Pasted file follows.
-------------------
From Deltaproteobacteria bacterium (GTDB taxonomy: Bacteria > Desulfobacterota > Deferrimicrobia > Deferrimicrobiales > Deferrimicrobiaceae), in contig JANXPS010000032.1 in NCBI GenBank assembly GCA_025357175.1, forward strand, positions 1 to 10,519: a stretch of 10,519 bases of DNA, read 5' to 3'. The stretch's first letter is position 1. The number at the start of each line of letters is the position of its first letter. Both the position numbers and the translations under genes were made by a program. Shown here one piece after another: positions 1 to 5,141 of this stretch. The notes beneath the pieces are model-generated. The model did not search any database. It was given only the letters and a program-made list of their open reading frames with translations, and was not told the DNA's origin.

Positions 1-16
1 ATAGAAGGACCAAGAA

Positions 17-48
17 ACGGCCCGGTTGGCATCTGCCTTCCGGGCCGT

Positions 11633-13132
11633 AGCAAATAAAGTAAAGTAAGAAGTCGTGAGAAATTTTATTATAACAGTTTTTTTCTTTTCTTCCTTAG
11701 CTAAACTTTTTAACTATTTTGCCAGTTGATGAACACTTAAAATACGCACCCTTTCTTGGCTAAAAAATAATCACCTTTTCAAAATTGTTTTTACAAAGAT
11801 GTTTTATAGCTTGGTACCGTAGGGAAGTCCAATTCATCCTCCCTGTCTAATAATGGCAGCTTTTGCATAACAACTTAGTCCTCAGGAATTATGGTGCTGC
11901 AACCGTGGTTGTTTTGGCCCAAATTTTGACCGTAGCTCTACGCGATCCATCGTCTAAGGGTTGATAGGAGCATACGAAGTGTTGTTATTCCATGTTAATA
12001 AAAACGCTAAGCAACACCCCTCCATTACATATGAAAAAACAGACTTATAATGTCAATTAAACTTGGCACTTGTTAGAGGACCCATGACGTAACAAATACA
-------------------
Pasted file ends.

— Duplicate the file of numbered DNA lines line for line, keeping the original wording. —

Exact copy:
From Deltaproteobacteria bacterium (GTDB taxonomy: Bacteria > Desulfobacterota > Deferrimicrobia > Deferrimicrobiales > Deferrimicrobiaceae), in contig JANXPS010000032.1 in NCBI GenBank assembly GCA_025357175.1, forward strand, positions 1 to 10,519: a stretch of 10,519 bases of DNA, read 5' to 3'. The stretch's first letter is position 1. The number at the start of each line of letters is the position of its first letter. Both the position numbers and the translations under genes were made by a program. Shown here one piece after another: positions 1 to 5,141 of this stretch. The notes beneath the pieces are model-generated. The model did not search any database. It was given only the letters and a program-made list of their open reading frames with translations, and was not told the DNA's origin.

Positions 1-16
1 ATAGAAGGACCAAGAA

Positions 17-48
17 ACGGCCCGGTTGGCATCTGCCTTCCGGGCCGT

Positions 11633-13132
11633 AGCAAATAAAGTAAAGTAAGAAGTCGTGAGAAATTTTATTATAACAGTTTTTTTCTTTTCTTCCTTAG
11701 CTAAACTTTTTAACTATTTTGCCAGTTGATGAACACTTAAAATACGCACCCTTTCTTGGCTAAAAAATAATCACCTTTTCAAAATTGTTTTTACAAAGAT
11801 GTTTTATAGCTTGGTACCGTAGGGAAGTCCAATTCATCCTCCCTGTCTAATAATGGCAGCTTTTGCATAACAACTTAGTCCTCAGGAATTATGGTGCTGC
11901 AACCGTGGTTGTTTTGGCCCAAATTTTGACCGTAGCTCTACGCGATCCATCGTCTAAGGGTTGATAGGAGCATACGAAGTGTTGTTATTCCATGTTAATA
12001 AAAACGCTAAGCAACACCCCTCCATTACATATGAAAAAACAGACTTATAATGTCAATTAAACTTGGCACTTGTTAGAGGACCCATGACGTAACAAATACA